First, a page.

A random poll of several friends shows about half use the Amazon rating system when buying books and the other half ignore it. Why do they ignore it? Because they don’t know whether the people doing the rating are crackpots or if they have similar tastes to them.
Amazon has tried to counteract some of these issues by using features such as “Real Name” and “helpfulness” ratings of the ratings themselves (see Figure 1).
Figure 1: Amazon uses real names and helpfulness to communicate honesty of the review.
This is good, but requires time to read and evaluate the ratings and reviews. It also doesn’t answer the question, how much is this person like me?
Better is Netflix’s system (Figure 2), which is explicit about finding people like you, be they acknowledged friends or matched by algorithm.
Figure 2: Netflix lets you know what people like you thought of a movie.
Both these systems implicitly recognize that validation of the rating system itself is important. Ideally users should understand three things about the other people who are doing the rating:
- Are they honest and authentic?
- Are they like you in a way that is meaningful?
- Are they qualified to adequately rate the good or service in question?
The last point is important. While less meaningful for rating systems of some experience goods (we’re all movie experts, after all), it is more important for things we understand less well. For example, while we might be able to say whether a doctor is friendly or not, we may be less able to fairly evaluate a doctor’s medical skills.
What is being rated?
Many rating systems are binary (thumbs up, thumbs down), or scaled (5 stars, 5 chili peppers, etc.), but this uni-dimensionality is inappropriate for complicated services or products which may have many characteristics.
For example, Figure 3 depicts a rating system from the HP Activity Center and shows how not to do a rating system. Users select a project that interests them (e.g., how to make an Ireland Forever poster) and then complete it using materials they can purchase from HP (e.g., paper). A rating system is included, presumably to help you decide which project you should undertake in your valuable time.
Figure 3: The rating system on the HP Activity Center site: what not to do.
A moment’s reflection raises the following question: what is being rated? The final outcome of the project? The clarity of the instructions? How fun this project is? We honestly don’t know. Someone thoughtlessly included this rating system.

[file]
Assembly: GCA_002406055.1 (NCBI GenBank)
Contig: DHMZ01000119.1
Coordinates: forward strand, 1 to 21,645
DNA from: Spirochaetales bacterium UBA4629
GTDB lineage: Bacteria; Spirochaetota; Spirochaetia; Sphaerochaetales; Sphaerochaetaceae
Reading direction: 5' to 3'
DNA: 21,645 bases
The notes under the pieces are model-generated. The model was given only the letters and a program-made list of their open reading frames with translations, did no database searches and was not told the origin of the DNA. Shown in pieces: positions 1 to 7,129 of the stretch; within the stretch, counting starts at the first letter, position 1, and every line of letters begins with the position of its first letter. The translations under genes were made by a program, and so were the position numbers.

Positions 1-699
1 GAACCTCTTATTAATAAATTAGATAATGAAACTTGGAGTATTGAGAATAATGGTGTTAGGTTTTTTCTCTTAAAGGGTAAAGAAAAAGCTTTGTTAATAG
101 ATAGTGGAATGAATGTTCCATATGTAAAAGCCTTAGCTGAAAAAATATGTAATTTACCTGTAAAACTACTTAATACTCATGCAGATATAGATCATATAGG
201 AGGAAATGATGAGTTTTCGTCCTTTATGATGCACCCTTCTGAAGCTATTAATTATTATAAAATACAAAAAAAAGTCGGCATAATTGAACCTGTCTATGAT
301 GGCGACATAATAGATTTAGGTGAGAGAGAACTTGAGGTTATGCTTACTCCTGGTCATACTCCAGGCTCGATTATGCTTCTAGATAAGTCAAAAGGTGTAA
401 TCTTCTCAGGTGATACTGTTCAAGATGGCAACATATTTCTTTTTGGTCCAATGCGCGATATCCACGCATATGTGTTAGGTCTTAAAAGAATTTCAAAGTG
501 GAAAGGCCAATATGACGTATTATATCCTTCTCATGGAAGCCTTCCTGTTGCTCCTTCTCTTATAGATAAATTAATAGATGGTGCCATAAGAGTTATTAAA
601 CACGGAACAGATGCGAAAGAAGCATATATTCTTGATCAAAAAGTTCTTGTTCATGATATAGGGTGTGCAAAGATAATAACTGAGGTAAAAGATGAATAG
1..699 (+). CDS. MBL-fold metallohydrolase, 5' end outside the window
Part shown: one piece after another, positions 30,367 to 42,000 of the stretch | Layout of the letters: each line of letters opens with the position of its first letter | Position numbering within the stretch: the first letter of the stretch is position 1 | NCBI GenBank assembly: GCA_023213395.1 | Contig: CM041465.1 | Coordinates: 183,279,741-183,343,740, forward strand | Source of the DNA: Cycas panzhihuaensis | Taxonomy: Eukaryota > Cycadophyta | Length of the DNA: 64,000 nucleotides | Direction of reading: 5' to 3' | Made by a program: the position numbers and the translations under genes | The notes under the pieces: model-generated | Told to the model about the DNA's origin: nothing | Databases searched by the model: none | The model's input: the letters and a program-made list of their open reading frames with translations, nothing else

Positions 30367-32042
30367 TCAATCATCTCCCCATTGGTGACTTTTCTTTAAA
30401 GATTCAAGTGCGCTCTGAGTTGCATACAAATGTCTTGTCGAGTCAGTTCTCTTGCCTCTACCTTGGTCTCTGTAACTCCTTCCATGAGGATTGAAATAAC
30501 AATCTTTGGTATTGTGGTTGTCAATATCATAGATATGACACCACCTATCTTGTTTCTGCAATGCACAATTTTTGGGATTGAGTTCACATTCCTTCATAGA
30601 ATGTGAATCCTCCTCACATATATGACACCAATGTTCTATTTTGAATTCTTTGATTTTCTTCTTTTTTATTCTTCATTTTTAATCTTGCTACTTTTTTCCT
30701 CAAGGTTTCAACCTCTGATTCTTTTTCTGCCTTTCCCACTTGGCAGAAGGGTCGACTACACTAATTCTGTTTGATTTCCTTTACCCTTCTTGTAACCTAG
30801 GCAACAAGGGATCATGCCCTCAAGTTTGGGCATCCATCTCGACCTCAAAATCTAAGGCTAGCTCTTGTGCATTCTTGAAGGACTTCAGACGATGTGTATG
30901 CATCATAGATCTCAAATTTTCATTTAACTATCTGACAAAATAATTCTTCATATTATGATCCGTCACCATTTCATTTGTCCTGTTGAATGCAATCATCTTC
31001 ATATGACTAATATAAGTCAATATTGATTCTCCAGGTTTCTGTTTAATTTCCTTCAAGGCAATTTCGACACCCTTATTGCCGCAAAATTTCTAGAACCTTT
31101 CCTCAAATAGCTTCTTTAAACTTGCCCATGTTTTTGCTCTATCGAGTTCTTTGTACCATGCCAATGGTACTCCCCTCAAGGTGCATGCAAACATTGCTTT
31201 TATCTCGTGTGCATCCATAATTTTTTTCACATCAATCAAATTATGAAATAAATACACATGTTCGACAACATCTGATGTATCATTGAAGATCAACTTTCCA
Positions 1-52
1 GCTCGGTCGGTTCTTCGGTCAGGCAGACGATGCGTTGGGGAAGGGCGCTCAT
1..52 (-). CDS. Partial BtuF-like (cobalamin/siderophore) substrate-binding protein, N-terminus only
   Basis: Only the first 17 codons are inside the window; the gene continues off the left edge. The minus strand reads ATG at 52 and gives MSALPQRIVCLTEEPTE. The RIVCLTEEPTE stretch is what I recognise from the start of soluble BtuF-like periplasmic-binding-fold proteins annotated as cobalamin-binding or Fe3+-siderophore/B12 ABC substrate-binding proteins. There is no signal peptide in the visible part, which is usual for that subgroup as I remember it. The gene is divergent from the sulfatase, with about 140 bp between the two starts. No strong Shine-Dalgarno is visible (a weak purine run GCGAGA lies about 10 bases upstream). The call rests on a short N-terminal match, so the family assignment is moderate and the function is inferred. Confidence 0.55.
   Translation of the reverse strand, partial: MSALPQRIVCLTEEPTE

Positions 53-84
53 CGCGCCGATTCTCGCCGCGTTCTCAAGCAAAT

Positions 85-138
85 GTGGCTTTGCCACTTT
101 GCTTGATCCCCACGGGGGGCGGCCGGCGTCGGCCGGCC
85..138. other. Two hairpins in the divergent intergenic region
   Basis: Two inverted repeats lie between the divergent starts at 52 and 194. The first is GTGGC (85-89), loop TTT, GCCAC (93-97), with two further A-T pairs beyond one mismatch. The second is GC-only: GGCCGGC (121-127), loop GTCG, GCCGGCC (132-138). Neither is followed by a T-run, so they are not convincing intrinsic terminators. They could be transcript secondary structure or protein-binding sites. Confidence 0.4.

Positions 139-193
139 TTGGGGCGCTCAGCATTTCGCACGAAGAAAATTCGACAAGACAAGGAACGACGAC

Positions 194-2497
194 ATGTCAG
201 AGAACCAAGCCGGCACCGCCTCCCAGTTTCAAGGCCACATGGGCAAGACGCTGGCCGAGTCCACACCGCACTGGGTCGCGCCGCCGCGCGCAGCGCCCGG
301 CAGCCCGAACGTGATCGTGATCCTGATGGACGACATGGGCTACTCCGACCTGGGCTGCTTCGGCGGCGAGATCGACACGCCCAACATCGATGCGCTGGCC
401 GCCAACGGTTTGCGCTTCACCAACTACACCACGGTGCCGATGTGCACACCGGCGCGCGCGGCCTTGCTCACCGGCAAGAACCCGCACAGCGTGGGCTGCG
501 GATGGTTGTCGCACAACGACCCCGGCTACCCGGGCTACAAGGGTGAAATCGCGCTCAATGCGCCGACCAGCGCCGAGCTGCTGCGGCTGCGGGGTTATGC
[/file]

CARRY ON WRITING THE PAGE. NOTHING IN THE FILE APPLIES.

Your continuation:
Good rating systems also don’t inappropriately “flatten” the information that they collect into a single number. Products and services can have many characteristics, and not being clear on what characteristics are being rated, or inappropriately lumping all aspects into a single rating, is misleading and makes the rating meaningless.
RateMDs, a physician rating site, uses a smiley face to tell us about how good the doctor is (Figure 4).
Figure 4: RateMDs.com rating system for doctors.
Simple? Yes. Appropriate? Perhaps not.
Better is Vitals, a physician rating site that includes information about doctors’ years of experience, any disciplinary actions they might have, their education, and a patient rating system (Figure 5).
Figure 5: The multi-dimensional rating system on Vitals.com.
While Vitals has an overall rating, more important are the components of the system. Each variable – ease of appointment, promptness, etc. – reflects a point of concern that helps to evaluate physicians.
When rating experiences, what is being rated is relatively clear. Did you enjoy the experience of consuming this good or not? Rating physical goods and products can be more complicated. An ad hoc analysis of Amazon’s rating system (Figure 6) should help explain.
Figure 6: Amazon’s rating system is not always consistent.
In this example the most helpful favorable and unfavorable reviews are highlighted. However, each review is addressing different variables. The favorable review talks about how easy it is to set up this router, while the unfavorable review talks about the lack of new features. These reviews are presented as comparable, but they are not. These raters were thinking about different characteristics of the router.
The point here is that rating systems need to be appropriate for the goods or services that are being rated. A rating system for books cannot easily be applied to a rating system for routers, since the products are so entirely different in how we experience them. What aspects we rate need to be carefully selected, and based on the characteristics of the product or service being rated.